William Prince, who spent his youth in Barwick in the 1930s "found him a likeable chap who must have come as a refreshing change to his parishioners. He used to have a drink in the Gascoigne Arms, which would not endear him to some Nonconformists and on at least one occasion he preached a sermon in the Methodist chapel (clearly a much less frequent occurrence than now - Ed). Discovering that I was an avid reader the rector offered to lend me books from his collection and from him I borrowed the works of Mikhail Sholokov and, for the first time, read 'And Quiet Flows the Don' ".

Raymond Collett was another who experienced the kindness and concern of the rector. Writing in 1966, he says : "During the winter of 1934/5 (when aged about 13)) I became very ill and was poorly for some weeks but it was then that I found that people in church really cared for me. I had a good friend in the rector and he did restore me back to fitness as good as any man could do. He came to my home and told me that I was to go into a Church of England convalescent home at Blackpool for a fortnight to recuperate after my illness, at which I was very thrilled. When I came out of the home I was full of life."

The rector's wife, Phyllis, was active on many ways in the parish including as enrolling member of the Mother's Union and Sunday school teacher. They had a daughter and five sons. In April 1936, he records in the parish magazine that at special meeting of the PCC he was presented with a beautiful silver vase as a gift from the parishioners for their silver wedding. He recalls that they were married in a village church in Hertfordshire and the village girls spread primroses in their path as they came out of church. "It is a delight to us, twenty five years later, to be living our life, which is as happy and as busy as ever, in this village and among you all."

In 1938 he was appointed rural dean of Whitkirk, a post he held until 1944 by which time he had left Barwick. The parish magazine of the period gives little indication in the summer of 1939 of the approach of World War II but his family was involved in another violent affair, as he records while on holiday on 16 August 1939 and which is reproduced in the September edition. His third son was seriously injured by an IRA bomb explosion at Kings Cross. He was able to give reassuring news.
"He will bear no permanent facial disfigurement. He is now able to walk with two sticks. He was within a few feet of the bomb and was apparently blown some distance. The Edinburgh man who was killed was at his side: he died of his wounds, both his legs having been blown off. Our son was protected, except for his face and legs, by the counter of the luggage office. We are thankful that he escaped without permanent injury. A multitude of wounds on his legs and his face, a broken tooth, a broken finger and damaged knee and general shock - this was the extent of his injuries. We have him here (Castlemartin near Pembroke) and the sunshine and sea air are doing him much good."

After war was declared in September 1939, Rev Lovell Clarke wrote an article for the October parish magazine. It was entitled 'Pagan and Christian Peace'. It is calm and thoughtful; with no sign of war-induced hysteria or jingoism. It reflects his deep interest in history. He remembers the Boer War when many people were doubtful of the wisdom of the conflict. There was more justification in his view for the Great War but the peace that was won was 'pagan' to a considerable degree.

He says that this time, we want a secure and just peace, a Christian peace . "We desire, as soon as may be after victory, to resume friendly relations with all nations, including Germany. May God help us to continue so to wish. A church that seeks an eventual sure and just peace of goodwill will be a church whose spiritual leadership will be respected. To such an end - victory, followed by a Christian peace - we dedicate ourselves."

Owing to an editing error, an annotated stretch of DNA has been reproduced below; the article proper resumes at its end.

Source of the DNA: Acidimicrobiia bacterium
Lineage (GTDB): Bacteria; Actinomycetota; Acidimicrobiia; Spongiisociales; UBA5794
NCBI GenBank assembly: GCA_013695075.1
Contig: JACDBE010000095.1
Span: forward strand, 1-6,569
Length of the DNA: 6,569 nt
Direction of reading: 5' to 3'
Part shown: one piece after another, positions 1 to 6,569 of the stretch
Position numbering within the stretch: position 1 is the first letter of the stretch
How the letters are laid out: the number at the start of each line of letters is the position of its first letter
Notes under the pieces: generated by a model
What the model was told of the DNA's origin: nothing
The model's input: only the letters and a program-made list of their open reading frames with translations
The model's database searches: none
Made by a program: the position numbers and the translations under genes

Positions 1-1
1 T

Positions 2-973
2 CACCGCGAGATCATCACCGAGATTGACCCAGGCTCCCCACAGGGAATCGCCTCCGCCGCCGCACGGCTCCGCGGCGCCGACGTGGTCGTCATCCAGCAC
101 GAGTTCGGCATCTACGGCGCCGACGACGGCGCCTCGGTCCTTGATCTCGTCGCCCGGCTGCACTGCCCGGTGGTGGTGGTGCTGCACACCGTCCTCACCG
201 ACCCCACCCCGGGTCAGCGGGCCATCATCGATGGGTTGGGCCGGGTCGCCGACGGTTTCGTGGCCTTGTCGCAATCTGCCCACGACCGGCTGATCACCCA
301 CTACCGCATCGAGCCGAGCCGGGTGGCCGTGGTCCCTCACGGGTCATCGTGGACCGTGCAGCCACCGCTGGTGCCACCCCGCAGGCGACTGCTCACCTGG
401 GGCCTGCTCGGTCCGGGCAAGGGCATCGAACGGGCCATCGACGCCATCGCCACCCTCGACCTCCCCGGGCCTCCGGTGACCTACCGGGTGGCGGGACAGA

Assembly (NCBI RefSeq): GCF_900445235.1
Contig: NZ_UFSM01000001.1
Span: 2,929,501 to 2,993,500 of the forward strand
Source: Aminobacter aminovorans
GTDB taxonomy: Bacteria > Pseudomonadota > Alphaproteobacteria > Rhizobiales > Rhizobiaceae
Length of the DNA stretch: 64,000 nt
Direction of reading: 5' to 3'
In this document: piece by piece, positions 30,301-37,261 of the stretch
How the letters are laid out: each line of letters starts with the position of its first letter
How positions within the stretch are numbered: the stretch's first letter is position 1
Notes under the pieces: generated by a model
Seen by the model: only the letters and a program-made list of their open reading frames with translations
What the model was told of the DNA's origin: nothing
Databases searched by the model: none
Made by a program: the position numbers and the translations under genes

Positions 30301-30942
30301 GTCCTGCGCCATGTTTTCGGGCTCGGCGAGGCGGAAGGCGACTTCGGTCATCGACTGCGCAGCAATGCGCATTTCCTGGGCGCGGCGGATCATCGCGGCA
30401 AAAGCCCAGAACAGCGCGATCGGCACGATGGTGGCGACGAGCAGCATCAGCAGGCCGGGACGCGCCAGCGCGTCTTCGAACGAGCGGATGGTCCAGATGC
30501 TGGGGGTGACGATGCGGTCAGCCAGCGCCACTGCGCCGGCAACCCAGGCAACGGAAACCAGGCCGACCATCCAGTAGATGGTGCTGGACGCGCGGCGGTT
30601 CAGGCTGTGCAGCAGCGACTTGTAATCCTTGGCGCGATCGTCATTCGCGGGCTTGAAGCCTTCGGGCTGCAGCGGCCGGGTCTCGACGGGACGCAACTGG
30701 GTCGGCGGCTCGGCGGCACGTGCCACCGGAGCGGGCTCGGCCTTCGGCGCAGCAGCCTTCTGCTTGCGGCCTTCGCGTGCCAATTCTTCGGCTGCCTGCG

The war brought him and his wife more personal concerns. All five of their sons were of military age and served in the forces during these years. His letters to his parishioners in the parish magazine dwell little on the wider aspects of the war but often relate to church activities which continued with little apparent change during those difficult times. In a note about the remembrance service he again reveals his concern for history by drawing on his memories of the time.

In 1940, in addition to his offices of rector of Barwick and rural dean of Whitkirk, he was appointed archdeacon of Leeds, a post he held until 1950 and afterwards as archdeacon emeritus. In his time here he was served by four curates at Scholes - Revs. W Heath, EV Cave, H Cann and TW Metcalfe.

He resigned from the rectory here on 15 October, 1942 to continue in his other two posts. An article in the parish magazine written by an unknown parishioner reflects the esteem with which he was held at this time.
"It was with profound regret that we learned of the impending resignation of the Rector after an association extending over a period of nine years, during which we have grown to know and love him as a man of infinite charm and deep understanding.
He came to Barwick at a time when he was already feeling the strain of an active ministry at St Bartholomew's, Armley, but nevertheless he immediately threw himself wholeheartedly into the work of the Parish and it became evident that not only was he a man of varied interests but also of great enterprise and industry. It was inevitable, of course, that sooner or later his wide experience and great attainments would be recognised, as they were, first by his appointment as Rural Dean of Whitkitk and more latterly by his richly deserved appointment as Archdeacon of Leeds. These additional appointments have of necessity meant that he has had to spend a great deal of time outside the Parish, where he is probably equally well known and respected as in the Parish itself.
As is to be expected, the war added greatly to his already heavy burden and brought anxieties, unknown to many, but despite this he has always succeeded in preserving that spirit of unfailing optimism and cheerfulness which has been such an inspiration to all who have come into contact with him. He and Mrs Lovell Clarke leave the Parish with our best wishes for their future welfare, and we trust that the change in environment will bring about the much-desired improvement in Mrs Lovell Clarke's state of health."

In his last letter to his parishioners he expressed his pleasure that his replacement, Canon James Gray, rector of Castleford, (see 'The Barwicker' Nos. 24 and 26) would not have to divide his time between several posts, as he had to do during the second part of his ministry here. In 1944, two years after his departure from Barwick, he resigned from his post of rural dean of Whitkirk and was appointed vicar of Horsforth, continuing until 1951. In 1946 his wife died and in 1950 he married Mlle. Marguerite Guigou, formerly of Lausanne, Switzerland. He retired to Cricklade, in Wiltshire where he served as an additional minister. He died in hospital in Swindon aged 80.